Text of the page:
From the moment a 17-year-old Wilfried Zaha broke into the Crystal Palace first team in the Championship it has been almost impossible to engage with anyone from a particular corner of south London without hearing breathless odes to the young forward’s skills or immoderate comparisons to the world’s best.
The highlight reels were certainly eyebrow-raising but doubters pointed to relatively low numbers in his goals and assists column. Even a two-goal performance in the 2013 play-offs as Palace won promotion to the Premier League and a high-profile move to Manchester United failed to convince those whose skepticism would soon turn to smugness as the erratic youngster flopped at Old Trafford.
A reported £12m transfer bid for him last year from Sunday’s opponents Tottenham demonstrated the gap in the perception of Zaha between members of the Selhurst Park congregation and the unconverted. Chairman Steve Parish described it as a “ridiculous bid”, adding: “I can’t imagine that they’re really serious.”
Still, criticisms have continued. His “delivery hasn’t been good enough”, Harry Redknapp said last year while describing Zaha as “a big disappointment”. Alan Shearer’s assessment was similar: “His stats are not good enough for a guy of his ability.”
Such complaints have rarely emerged from within Selhurst Park and Zaha’s impact on Palace following his return from injury at the beginning of the season has emphatically demonstrated why.
The 24-year-old was absent for all but the first of Palace’s seven consecutive goalless losses at the start of the campaign but his return has coincided with the Eagles’ recovery, with Zaha starring in a 2-1 victory over champions Chelsea and a two-goal comeback against West Ham last weekend.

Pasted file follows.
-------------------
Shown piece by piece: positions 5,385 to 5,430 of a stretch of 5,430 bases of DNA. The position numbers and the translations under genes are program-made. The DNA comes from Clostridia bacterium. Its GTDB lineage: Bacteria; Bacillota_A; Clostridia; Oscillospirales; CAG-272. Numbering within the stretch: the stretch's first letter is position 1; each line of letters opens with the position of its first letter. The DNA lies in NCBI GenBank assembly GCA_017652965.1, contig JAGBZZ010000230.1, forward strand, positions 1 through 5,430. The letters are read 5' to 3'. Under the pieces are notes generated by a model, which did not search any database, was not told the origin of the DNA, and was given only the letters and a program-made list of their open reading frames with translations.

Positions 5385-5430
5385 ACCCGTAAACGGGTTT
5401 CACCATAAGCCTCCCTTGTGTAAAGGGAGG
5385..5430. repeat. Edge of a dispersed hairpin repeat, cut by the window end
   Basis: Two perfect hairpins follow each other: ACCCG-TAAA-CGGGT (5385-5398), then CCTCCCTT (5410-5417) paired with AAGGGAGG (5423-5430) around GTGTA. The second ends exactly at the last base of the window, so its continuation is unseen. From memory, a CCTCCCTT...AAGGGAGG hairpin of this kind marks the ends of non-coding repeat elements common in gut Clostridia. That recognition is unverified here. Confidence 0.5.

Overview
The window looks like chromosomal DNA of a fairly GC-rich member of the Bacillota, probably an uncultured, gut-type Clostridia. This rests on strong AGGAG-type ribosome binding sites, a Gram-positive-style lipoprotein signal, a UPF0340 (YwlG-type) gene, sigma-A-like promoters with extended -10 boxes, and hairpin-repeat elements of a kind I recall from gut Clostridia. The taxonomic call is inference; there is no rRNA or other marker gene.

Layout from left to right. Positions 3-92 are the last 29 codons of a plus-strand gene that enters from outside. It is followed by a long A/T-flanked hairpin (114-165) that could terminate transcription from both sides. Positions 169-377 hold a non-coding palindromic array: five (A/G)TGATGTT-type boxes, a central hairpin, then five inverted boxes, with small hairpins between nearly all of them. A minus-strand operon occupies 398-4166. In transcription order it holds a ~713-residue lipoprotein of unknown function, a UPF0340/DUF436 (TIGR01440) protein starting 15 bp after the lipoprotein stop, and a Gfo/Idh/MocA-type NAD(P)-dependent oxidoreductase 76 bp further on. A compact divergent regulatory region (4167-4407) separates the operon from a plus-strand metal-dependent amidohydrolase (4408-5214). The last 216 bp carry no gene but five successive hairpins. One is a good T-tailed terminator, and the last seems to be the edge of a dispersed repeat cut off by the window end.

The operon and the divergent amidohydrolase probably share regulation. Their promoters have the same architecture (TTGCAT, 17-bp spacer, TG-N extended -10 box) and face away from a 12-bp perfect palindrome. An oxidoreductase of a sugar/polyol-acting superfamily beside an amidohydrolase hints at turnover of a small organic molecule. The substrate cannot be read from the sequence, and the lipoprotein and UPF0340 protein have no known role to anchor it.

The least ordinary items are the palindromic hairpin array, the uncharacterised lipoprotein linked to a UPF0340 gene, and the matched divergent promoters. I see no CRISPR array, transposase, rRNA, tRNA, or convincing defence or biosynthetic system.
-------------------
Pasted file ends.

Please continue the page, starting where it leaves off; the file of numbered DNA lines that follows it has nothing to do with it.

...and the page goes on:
Nearly all of Palace’s attacking stats have risen following his reintegration as a striker. Without him, Palace averaged 5.8 shots per game from inside the penalty area but that nearly doubles to 9.8 with Zaha. Shots from inside the six-yard box jump from 0.67 to 1.5 per game, dribbles from 17.3 per game to 23.3 and key passes from 8.7 to 9.3.
Zaha can certainly take credit for the dribbling increase as the top player in the Premier League for successful take-ons per game with 3.75. His influence in other areas may not be felt directly — Zaha has not been a bountiful chance creator – but his position as the spearhead of Palace’s attack has driven them forward.
“He has got the X-factor,” said Palace manager Roy Hodgson last month.
“He can dribble and beat people, which not every player in the league is capable of doing. Most of all he has a special place in the hearts and minds of the Crystal Palace supporters.
“I think they will feel more comfortable now that he is back, believing he is the type of person who, with his ability, can change a game and turn a defeat into a victory.”
That may just be Zaha’s best asset. Those 18 dribbles he produced against Chelsea and West Ham — almost a third of the team’s total — were performed to the sound of seats cascading upright as fans rose to their feet in excitement. Each step over, flick or faint stirs a crowd for whom Zaha engenders an almost parental sense of pride far more than any of his teammates.
In a week in which Palace colleague Ruben Loftus-Cheek earned his first England call-up, it’s hard not to believe that Zaha would be included too had he not been shirked by then England boss Hodgson and declared for his native Ivory Coast instead last year.
Thankfully for Palace fans, Hodgson is now the latest convert in the congregation. This Sunday morning, Tottenham may experience for themselves what prompted such passion in this particular Parish.